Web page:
A major EU research project, including key contributions from the Department of Geography's Coastal Research Unit, has been selected as one of 99 stories from European public authorities to highlight how we are all benefiting from the European Copernicus Programme, the most ambitious Earth Observation programme to date. Launched on the 26th November 2018 at the European Parliament in Brussels, Belgium, The Ever Growing Use of Copernicus across Europe's Regions offers a glimpse into how Copernicus supports a broad range of public policies.

The Cambridge Coastal Research Unit's (CCRU) contribution to the FAST ('Foreshore Assessment using Space Technology') project was led by Dr Iris Möller. The CCRUs contribution allowed the project team from a total of five leading European research establishments to use state of the art field measurements of waves over flooded wetland surfaces across Europe. This in turn enabled the team to explore how remote sensing can be used as a tool to allow coastal wetlands to be incorporated into coastal protection schemes as natural wave buffers.

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# Is sea level rise accelerating and what are the implications for coastal flooding?

Dr Ivan Haigh, Associated Professor in Ocean and Earth Science at the prestigious National Oceanography Centre, Southampton is at the Coastal Research Unit to present his latest work on sea-level rise and its impacts. He describes a novel approach developed to project sea-level rise out to 2300 to accurately assess our 'commitment to sea-level rise' and how sea level rise will impact coastal flooding around the UK.

Rising sea level is one of the most certain and costliest impacts of climate change. The Paris Agreement committed signatories to 'Holding the increase in the global average temperature to well below 2°C above pre-industrial levels and to pursue efforts to limit the temperature increase to 1.5°C above pre-industrial levels recognizing that this would significantly reduce the risks and impacts of climate change'. However, while reducing human emissions of greenhouse gases will stabilise temperature and other climate factors, sea-level rise will continue for many centuries. This is due to the long timescale of cryospheric adjustment to elevated air temperatures (especially the large ice sheets), and the long timescale of the deep ocean temperature warming to surface warming.

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# New paper: The interactive relationship between coastal erosion and flood risk

James Pollard

A new article by CCRU's James Pollard, Professor Tom Spencer, and Dr Sue Brooks establishes that coastal flooding and erosion interact in complex ways that must be addressed for effective risk management.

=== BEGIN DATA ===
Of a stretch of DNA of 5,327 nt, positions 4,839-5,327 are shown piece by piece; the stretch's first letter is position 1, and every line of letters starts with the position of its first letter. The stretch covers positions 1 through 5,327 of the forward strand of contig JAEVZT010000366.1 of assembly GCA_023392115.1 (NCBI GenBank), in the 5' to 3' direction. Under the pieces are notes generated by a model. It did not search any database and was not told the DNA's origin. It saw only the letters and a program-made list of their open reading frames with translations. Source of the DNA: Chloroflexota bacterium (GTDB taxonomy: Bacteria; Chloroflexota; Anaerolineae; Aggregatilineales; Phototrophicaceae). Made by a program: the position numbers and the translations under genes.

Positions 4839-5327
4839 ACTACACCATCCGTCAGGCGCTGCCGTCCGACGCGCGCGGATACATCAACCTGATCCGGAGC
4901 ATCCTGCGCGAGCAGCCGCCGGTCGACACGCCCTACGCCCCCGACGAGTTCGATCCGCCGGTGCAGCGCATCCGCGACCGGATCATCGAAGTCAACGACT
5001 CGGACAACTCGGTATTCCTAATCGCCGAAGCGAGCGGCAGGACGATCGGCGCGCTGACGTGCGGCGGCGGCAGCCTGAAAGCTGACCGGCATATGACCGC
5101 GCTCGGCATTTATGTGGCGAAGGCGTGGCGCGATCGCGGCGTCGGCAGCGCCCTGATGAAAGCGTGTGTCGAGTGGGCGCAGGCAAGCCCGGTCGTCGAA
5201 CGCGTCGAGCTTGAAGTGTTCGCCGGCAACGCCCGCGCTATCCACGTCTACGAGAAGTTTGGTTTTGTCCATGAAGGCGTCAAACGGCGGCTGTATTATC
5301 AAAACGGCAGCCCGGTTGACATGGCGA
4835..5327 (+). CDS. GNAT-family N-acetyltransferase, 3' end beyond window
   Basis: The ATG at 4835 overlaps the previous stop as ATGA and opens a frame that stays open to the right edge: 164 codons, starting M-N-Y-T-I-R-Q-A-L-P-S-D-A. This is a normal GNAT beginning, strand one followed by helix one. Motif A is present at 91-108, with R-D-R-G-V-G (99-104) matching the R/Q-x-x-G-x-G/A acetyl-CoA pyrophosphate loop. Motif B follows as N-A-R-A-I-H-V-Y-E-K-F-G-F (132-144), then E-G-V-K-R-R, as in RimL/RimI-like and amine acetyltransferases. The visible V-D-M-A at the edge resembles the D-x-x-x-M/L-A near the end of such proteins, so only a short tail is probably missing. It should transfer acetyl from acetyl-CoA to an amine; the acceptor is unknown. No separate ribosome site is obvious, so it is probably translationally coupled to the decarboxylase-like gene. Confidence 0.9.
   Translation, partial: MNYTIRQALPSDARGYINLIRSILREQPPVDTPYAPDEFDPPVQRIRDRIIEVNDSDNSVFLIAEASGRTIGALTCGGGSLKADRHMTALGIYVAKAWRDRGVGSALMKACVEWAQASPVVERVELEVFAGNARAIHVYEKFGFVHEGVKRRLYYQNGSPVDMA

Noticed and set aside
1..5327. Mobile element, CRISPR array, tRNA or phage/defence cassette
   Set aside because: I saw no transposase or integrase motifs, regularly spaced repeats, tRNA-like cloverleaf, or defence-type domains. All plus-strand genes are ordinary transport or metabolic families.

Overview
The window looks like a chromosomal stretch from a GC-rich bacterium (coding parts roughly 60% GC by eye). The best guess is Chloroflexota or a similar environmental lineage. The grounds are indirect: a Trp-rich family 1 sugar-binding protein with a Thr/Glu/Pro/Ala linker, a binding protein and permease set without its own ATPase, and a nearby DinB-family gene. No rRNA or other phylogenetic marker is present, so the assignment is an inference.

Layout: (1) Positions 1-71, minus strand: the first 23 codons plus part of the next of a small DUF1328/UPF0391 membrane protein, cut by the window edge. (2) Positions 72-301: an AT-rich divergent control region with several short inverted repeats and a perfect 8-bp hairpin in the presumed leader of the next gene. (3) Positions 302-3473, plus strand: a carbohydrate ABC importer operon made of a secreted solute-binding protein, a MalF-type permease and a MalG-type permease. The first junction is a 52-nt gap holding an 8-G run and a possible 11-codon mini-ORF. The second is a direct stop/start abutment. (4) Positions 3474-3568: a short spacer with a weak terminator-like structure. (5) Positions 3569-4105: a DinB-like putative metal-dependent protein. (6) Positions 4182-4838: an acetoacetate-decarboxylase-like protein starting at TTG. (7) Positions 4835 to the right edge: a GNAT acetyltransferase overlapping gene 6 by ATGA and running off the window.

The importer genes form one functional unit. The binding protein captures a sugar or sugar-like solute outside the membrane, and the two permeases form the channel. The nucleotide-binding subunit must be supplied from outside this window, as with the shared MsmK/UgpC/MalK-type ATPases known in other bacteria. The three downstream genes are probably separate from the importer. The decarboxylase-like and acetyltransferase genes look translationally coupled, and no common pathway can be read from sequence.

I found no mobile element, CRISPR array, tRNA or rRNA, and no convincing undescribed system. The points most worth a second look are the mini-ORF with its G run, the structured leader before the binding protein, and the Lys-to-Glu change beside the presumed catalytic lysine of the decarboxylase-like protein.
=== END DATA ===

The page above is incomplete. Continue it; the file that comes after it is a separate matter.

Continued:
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# Reefs in space and time: Recognising David Stoddart's contribution to coral reef science

A new collection of papers on coral reef geology, geomorphology, biogeography and ecology, and the history of reef science has been published in the memory of David Ross Stoddart (1937-2014).

David Stoddart was a member (undergraduate, Demonstrator, University Lecturer) of the Department of Geography between 1956 and 1988, before becoming Chair of Department and Professor of Geography, University of California at Berkeley. He was a graduate student of Alfred Steers, completing a Ph.D. on the Belize Barrier Reef in 1964.

The collection was the outcome of the opening session of 13th International Coral Reef Symposium (ICRS) in Honolulu, Hawai'i in June 2016 and includes contributions from 4 reef scientists - Colin Woodroffe, Tom Spencer, Sarah Hamylton and Annelise Hagan – all products of graduate training in Physical Geography at Cambridge.

# Coastal management could prevent rising sea levels causing large scale loss of coastal wetlands

© Matthew Barker (cc-by-sa/2.0)

A new study, by a team of researchers led by members of the Department's Cambridge Coastal Research Unit, finds that coastal management could prevent rising sea levels causing large-scale loss of coastal wetlands.

Previous studies have predicted catastrophic coastal wetland loss as sea levels rise. However, this new research shows that the global area of coastal wetland could increase if coasts are managed so that they have alternative spaces to grow: areas where sediment could build up, uninhibited by built infrastructure such as sea walls and cities, and where wetland plants could develop. Coastal wetlands could then expand inland in response to sea level rise.

The research was led by Dr Mark Schuerch, former postdoctoral research fellow at CCRU (now University of Lincoln) with the CCRU Director Professor Tom Spencer and including Dr Ruth Reef (now University of Monash).